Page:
Hello! Can you start by introducing yourself and the work that you do?
My name is Sophie, I am a photographer and director. I am from Brisbane, Australia and am based in New York.
How would you describe your photography?
I shoot all film, except for the occasional digital when I have to. I shoot film because I like the messiness of it and how in-the-moment it is. When I shoot digital, I tend to overshoot but with film, you have limited shots on a roll which I like.
I do a lot of mixed media and collage as well. Post-production is where my work comes alive. I like to live in that tangible environment.
How long have you been photographing?
I started playing around with photography as a hobby in 2017. I graduated from acting school then and decided I wanted to take photography more seriously. At the start of last year, when quarantine started, I was in a position where I had to find a job so I started accidentally freelancing. It worked out for me and I have been doing that since.
How do you think having a background in acting influences your photography?
I think it influences how I interact with the subject. Having that experience as the one being shot gives me insight into how to create an environment that is comfortable for the talent, and with that comes authenticity. I also think my acting background has influenced how I want to work with moving images and directing films.
Can you talk more about directing and how that has been for you?
I have directed a couple of lo-fi music videos which has been really fun. It’s doing a lot myself in terms of filming, conceptualizing, and everything like that.
I’ve recently worked on my first big project. I had the opportunity to hire my friend as the Director of Photography and I got the chance to work as a real Director. That project made me realize that film is definitely the world I want to be in. Hopefully, when the project comes out it will open doors for me and I can direct more.
Do you think you’ll continue with photography or want to move solely into directing?
I want to do everything. I switch every day between the many things I want to do. This year I am reminding myself that I can do anything I want to do. I don’t want to limit myself. I want people to work with me because of my ideas and creative vision, not because of my skillset narrowed down to one occupation.
Was the transition from photography to directing seamless or was there a big learning curve?
I am still learning. I was humbled to even be brought onto the last project I worked on.
At the moment it seems like a natural transition from photography to video. I also do so much collage and I think the point of collaging is to have that tangible experience. I like making things very alive and physical and the next step would be moving those images.
Can you talk more about your post-production process and collage in your work?
I think when I am shooting something or even before, I am always thinking ahead on what the post will look like. I’ll have a vision in my head so on the day of the photoshoot I am working with that in mind. It is really a full circle, there is no rule or one way that I do it. My post-production is having fun, trusting my gut, and not overthinking.
I noticed you mainly shoot images of people, what do you think influenced that to be your main subject?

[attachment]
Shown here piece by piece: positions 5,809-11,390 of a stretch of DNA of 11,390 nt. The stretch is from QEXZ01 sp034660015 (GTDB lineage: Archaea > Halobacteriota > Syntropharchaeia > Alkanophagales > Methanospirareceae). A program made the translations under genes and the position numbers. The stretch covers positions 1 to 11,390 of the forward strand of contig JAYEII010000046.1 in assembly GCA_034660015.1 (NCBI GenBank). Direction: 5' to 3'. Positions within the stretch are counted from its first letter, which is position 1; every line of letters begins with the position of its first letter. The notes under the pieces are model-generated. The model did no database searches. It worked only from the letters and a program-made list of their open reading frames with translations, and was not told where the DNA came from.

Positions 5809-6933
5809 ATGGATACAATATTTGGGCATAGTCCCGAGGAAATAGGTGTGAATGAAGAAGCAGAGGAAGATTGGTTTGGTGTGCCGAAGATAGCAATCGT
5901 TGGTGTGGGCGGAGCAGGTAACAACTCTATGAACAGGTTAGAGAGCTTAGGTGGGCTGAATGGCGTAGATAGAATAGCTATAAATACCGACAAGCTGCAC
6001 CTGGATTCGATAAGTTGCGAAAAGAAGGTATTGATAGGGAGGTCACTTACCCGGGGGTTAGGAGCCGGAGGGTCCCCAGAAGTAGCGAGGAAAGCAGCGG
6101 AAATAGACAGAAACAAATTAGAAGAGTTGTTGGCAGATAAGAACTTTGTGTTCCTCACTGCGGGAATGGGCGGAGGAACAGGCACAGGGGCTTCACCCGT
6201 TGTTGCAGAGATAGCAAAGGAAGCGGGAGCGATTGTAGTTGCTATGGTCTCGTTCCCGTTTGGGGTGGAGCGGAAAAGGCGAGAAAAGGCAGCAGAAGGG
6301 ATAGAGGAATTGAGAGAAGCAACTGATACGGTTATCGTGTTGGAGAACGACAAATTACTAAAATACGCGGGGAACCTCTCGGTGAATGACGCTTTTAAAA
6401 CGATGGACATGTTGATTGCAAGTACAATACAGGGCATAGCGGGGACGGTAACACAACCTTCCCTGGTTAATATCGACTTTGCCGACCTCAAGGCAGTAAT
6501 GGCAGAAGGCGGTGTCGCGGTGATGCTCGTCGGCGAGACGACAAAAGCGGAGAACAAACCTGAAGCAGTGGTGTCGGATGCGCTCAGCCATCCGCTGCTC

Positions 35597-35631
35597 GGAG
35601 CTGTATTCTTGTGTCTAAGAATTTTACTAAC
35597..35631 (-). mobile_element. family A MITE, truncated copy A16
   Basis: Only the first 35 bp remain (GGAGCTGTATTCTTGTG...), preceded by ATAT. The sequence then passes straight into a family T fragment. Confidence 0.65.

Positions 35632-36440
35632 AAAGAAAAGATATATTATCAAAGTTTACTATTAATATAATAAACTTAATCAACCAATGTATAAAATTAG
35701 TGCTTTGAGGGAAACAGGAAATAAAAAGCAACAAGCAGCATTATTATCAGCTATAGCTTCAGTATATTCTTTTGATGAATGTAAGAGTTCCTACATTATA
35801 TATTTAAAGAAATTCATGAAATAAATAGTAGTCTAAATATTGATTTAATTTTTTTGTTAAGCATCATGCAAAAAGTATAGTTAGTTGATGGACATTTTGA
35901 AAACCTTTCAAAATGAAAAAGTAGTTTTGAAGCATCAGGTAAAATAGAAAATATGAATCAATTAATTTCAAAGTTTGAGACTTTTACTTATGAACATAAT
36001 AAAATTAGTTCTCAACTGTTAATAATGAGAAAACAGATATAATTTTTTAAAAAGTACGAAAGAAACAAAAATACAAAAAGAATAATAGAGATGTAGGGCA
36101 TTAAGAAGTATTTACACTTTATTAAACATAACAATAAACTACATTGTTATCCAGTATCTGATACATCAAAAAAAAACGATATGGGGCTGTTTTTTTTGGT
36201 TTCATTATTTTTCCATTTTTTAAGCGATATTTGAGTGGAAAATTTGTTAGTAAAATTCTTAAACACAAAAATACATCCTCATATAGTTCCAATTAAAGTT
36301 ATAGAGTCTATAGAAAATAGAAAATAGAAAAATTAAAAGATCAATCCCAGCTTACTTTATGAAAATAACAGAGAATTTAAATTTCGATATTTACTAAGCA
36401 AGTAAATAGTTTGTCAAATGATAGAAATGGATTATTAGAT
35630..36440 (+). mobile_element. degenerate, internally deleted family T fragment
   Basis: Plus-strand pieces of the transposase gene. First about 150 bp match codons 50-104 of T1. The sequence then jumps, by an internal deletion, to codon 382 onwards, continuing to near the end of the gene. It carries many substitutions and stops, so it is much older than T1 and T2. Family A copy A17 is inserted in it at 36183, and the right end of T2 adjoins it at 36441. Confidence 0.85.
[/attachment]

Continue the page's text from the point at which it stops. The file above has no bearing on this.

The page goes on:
People are just so interesting. The reason I love New York, in particular, is because of the type of people that I get to meet and experience in the day-to-day. People the most interesting to me, and the most dynamic. I like playing with character and how their personality influences how I edit or collage a photo.
How do you think moving to New York from Australia affects your work?
I moved to New York to study acting which was a dream come true. Since I was nine years old I knew I wanted to be an actor. It’s weird to me that I fell in love with photography after being introduced to it.
I think coming from Australia to New York has really pushed me because I quite literally wouldn’t be able to be here if I didn’t have something to show for my photography. That is how I got a Visa to stay and work here.
I’m lucky to have everything here but I feel so far away from home sometimes. In a work sense, I am so grateful but in a personal experience, it is very strange.
What are your biggest sources of inspiration?
Music is my biggest influence. I listen to music every single day, I can’t collage or edit without listening to music. I am also inspired by friends, New York, the people that I get to meet, crazy nights and fun times, interesting people doing creative things, and other artists that I really look up to.
Does that love of music show up in the projects you want to work on?
I love working with musicians. I think I love working with musicians more than anything else. I love fashion but I love music. I definitely want to do more directing of music videos.
What projects are you working on now or looking forward to in the future?
I am excited for the film I spoke about to be released. Before I got this gig, I was upstate New York dedicating a week to writing. I’ve been writing a feature film which is something I would really like to direct in the future. I’m excited to get back into that.
I would like to focus more on film, still working on photos but really honing in on film. I would like to be on set more, speak to other directors, and really learn as much as I can.
Do you have a favorite part of working creatively?
I just have so many ideas. My brain is just filled with ideas that I want to come to life. I’ll be sad if they don’t come to life.
I am constantly being inspired by things that surround me. Even when I feel a lack of inspiration, I stay creative by the millions of ideas that would happen if I had an endless budget and resources. To get that though you have to keep working hard which keeps me going.
You can follow Sophie Hur on Instagram at @sophiehur.
Words by Riley Gunderson